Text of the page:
Here Are 3 Hot Things to Know About Stocks Right Now
- The Dow Jones Industrial Average finished slightly down after IBM (IBM - Get Report) posted lighter-than-expected first-quarter revenue and mixed guidance, while UnitedHealth Group (UNH - Get Report) tumbled for a second day on concerns regarding the debate over Medicare-for-All proposals.
- Qualcomm (QCOM - Get Report) surged after settling its long-running dispute with Apple (AAPL - Get Report) .
- Intel (INTC - Get Report) climbed after announcing it was dropping out of the 5G modem business.
Wall Street Overview
Ironically, Young added, the healthcare sector is expected to deliver 5 1/2% earnings growth in 2019, well ahead of the 3.2% expected for the Russell 1000 large-cap index.
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Netflix (NFLX - Get Report) said it added 9.6 million paid streaming subscribers in the first quarter, beating guidance of 8.9 million, but its outlook for the second quarter disappointed and the stock fell 1.3% to $354.74 on Wednesday.
Shares of Sprint (S - Get Report) and T-Mobile US (TMUS - Get Report) fell after a report suggested the Justice Department won't approve their merger as currently structured. Justice Department officials are balking at approving the $26.5 billion acquisition of Sprint by T-Mobile over antitrust concerns, The Wall Street Journal reported, citing unnamed sources. Sprint was down 6.2% to $5.64, while T-Mobile fell 2.2% to $72.46.
Shares of United Continental Holdings (UAL - Get Report) gained 4.8% to $89.24 after the parent company of United Airlines reported first-quarter earnings that surpassed analysts' forecasts and reiterated its full-year guidance.
Shares of railroad transportation company CSX (CSX - Get Report) rose 4% to $78.94 after the company reported strong first-quarter earnings, thanks to increases in freight delivery traffic and declining costs.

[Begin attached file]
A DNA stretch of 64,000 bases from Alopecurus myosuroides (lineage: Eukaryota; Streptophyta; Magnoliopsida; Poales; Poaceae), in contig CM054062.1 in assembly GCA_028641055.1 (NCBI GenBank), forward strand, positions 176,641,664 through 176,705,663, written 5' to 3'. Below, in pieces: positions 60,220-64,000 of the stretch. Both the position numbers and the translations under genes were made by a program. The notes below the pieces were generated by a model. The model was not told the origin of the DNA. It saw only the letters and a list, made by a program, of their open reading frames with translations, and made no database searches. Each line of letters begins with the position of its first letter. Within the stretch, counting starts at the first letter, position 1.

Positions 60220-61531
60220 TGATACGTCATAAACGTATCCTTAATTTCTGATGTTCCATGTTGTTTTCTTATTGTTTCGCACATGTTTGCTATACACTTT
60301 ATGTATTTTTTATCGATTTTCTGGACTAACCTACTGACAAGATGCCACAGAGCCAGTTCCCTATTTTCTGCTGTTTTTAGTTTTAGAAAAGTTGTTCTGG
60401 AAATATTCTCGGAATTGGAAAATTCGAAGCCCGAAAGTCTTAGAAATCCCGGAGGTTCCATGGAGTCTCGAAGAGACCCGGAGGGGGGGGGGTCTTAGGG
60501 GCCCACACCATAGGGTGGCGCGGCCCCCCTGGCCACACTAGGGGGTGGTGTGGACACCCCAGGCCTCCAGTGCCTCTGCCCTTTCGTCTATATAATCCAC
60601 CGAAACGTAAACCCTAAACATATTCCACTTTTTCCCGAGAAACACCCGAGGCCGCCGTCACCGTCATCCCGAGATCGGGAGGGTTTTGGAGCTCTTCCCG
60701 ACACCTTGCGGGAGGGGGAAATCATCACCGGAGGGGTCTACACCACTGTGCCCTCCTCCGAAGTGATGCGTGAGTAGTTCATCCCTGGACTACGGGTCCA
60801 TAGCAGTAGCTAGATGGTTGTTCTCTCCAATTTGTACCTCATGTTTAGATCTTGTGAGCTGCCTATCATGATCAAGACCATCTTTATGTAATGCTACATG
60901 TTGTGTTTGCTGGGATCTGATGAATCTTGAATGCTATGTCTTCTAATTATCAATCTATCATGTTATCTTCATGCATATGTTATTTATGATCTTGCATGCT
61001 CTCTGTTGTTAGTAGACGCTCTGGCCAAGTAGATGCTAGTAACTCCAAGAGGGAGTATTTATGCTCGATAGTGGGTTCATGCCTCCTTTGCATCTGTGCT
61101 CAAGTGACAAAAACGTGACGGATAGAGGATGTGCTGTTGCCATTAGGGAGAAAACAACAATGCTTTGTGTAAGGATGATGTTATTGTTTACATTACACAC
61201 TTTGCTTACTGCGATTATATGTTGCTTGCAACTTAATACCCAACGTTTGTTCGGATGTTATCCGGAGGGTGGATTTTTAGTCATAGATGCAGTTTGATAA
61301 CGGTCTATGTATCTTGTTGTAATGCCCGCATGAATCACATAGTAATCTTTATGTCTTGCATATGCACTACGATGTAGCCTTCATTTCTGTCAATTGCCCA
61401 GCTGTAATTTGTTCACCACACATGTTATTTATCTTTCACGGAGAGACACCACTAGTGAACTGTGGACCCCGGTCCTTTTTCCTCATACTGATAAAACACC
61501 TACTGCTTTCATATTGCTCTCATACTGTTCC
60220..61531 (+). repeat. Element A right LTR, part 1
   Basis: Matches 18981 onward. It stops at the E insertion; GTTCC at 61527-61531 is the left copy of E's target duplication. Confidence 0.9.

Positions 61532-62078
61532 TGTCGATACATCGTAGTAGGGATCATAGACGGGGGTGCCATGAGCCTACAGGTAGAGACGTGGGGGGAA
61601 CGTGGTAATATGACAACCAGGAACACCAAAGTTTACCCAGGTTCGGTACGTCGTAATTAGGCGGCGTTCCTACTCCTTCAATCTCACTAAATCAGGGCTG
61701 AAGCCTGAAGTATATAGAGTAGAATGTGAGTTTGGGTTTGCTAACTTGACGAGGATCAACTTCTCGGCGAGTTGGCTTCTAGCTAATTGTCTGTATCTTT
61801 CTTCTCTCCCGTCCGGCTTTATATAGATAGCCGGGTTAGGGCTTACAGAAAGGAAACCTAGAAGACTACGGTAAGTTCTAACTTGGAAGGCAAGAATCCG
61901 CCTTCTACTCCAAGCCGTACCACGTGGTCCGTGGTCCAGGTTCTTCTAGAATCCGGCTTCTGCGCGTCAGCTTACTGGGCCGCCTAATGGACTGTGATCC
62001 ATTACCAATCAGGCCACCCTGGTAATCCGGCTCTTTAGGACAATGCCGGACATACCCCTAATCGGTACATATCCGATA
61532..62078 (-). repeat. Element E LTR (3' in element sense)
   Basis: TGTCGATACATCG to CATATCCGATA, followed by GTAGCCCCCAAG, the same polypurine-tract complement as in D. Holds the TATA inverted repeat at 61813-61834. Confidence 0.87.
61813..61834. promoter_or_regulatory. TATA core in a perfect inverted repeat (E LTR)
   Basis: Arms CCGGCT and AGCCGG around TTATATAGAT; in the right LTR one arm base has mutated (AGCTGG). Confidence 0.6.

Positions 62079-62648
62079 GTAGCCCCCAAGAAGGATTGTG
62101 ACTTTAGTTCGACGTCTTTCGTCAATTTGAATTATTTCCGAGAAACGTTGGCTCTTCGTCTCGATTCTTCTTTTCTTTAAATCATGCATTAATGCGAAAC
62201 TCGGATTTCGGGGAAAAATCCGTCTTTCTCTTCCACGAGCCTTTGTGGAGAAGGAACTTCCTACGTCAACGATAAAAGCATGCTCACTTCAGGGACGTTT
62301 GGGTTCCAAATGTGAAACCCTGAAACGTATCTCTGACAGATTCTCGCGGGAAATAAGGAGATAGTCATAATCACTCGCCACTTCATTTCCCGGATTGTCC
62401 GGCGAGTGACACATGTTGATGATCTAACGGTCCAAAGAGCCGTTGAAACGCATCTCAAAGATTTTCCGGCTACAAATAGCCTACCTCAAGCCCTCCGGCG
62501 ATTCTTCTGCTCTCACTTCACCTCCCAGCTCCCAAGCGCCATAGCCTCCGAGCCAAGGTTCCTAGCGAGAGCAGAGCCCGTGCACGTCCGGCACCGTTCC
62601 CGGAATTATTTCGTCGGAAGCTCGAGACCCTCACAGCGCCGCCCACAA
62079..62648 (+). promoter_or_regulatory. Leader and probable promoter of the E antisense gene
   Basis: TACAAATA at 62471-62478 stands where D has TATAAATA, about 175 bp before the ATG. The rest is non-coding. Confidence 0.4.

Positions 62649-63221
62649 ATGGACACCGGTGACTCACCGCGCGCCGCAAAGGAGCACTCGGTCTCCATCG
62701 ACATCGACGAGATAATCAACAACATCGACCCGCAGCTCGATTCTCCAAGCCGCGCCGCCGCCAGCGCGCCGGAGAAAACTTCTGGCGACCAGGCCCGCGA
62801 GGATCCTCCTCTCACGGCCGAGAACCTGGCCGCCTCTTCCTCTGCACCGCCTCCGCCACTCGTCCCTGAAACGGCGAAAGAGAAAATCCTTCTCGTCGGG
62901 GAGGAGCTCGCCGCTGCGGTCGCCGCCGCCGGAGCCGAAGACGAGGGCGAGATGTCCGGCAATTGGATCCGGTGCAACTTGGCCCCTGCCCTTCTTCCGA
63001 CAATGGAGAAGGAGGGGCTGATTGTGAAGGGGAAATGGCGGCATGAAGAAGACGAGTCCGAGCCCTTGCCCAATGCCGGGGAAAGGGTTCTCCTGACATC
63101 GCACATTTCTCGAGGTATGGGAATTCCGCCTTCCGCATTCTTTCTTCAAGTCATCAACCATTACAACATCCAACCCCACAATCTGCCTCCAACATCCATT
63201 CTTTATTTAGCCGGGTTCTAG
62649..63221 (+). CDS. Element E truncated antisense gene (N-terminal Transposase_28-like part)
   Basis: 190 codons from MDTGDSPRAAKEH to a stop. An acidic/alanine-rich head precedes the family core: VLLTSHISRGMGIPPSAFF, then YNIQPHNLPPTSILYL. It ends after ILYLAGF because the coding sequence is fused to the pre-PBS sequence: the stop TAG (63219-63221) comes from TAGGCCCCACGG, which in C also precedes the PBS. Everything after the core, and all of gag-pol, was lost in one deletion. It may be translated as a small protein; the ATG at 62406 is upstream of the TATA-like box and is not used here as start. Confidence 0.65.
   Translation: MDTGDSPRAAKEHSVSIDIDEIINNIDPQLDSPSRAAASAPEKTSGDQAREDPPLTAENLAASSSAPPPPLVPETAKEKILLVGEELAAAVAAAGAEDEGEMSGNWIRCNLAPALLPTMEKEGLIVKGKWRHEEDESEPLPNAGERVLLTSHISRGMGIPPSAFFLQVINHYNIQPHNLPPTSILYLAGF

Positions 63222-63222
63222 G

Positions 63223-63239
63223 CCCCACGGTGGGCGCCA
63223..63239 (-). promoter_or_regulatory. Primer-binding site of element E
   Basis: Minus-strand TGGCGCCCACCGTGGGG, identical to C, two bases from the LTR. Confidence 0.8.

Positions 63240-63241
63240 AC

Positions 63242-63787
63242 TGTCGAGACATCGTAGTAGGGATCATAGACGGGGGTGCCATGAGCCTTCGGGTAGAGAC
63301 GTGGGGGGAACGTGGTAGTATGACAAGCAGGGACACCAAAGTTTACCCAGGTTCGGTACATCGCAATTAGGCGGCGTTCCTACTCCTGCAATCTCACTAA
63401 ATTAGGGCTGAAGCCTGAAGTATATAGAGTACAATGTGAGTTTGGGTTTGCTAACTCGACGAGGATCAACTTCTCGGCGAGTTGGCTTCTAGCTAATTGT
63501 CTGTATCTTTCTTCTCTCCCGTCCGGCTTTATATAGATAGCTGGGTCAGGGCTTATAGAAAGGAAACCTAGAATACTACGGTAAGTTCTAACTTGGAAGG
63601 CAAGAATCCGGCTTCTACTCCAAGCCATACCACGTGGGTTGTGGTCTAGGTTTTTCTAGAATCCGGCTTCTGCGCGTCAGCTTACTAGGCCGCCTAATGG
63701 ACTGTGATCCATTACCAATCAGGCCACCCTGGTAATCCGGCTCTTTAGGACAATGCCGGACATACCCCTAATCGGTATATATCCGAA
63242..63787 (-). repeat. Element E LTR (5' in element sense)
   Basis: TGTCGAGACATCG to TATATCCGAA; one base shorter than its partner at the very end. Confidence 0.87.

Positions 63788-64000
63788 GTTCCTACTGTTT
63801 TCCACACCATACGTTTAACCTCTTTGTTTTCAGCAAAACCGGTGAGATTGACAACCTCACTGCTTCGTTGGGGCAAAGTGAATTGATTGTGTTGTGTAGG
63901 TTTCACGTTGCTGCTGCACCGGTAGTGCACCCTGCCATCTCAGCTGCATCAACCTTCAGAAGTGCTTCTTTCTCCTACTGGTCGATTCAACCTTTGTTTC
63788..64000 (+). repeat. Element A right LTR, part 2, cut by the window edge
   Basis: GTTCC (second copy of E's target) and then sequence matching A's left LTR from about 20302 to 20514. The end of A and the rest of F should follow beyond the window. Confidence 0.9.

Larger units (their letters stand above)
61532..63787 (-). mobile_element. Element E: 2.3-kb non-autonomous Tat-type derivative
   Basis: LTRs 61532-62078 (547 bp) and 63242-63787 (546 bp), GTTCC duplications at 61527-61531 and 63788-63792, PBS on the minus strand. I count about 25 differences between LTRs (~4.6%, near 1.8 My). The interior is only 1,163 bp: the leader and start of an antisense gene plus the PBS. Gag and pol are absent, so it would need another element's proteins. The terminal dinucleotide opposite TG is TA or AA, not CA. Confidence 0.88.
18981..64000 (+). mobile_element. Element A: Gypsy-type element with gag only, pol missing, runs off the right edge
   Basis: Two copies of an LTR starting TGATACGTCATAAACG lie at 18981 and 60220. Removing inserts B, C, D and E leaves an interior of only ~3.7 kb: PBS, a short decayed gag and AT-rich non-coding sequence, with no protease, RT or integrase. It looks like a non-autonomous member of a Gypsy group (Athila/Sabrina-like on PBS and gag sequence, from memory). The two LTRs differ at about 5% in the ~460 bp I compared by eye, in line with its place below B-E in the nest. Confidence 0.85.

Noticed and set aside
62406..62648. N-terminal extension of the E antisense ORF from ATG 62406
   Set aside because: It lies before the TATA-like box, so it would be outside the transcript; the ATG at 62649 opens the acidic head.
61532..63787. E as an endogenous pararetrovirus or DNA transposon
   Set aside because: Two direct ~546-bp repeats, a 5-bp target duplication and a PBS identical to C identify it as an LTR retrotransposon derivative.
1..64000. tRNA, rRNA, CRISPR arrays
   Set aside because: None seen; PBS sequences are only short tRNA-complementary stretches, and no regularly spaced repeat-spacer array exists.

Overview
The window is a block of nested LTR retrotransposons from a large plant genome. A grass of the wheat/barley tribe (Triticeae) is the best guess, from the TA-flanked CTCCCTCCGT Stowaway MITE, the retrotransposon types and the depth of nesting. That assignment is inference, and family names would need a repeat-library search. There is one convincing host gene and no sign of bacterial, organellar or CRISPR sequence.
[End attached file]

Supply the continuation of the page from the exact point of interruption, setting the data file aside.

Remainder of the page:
Shares of Abbott Laboratories (ABT - Get Report) were down 4.6% to $72.88 even though the drug company and medical device maker reported first-quarter earnings that topped its own forecast, and analysts' estimates.
In economic news, the U.S. and China tentatively scheduled additional face-to-face meetings in an effort to have a signing ceremony in late May or early June, the Wall Street Journal reported.
The U.S. trade deficit fell for the second straight month in February, dropping 3.4% to $49.4 billion, the lowest since June. Exports climbed 1.1% to $209.7 billion. Imports rose 0.2% to $259.1 billion. The goods deficit with China dropped 28.2% to $24.8 billion. Exports to China rose 18.2% to $8.4 billion. Imports from China fell 20.2% to $33.2 billion.
"President Trump will be happy with the update," said David Madden, a market analyst at CMC Markets U.K. "The reduction in the trade gap was partially down to a surge in aircraft sales, and in light the Boeing disaster, the number might look different next month."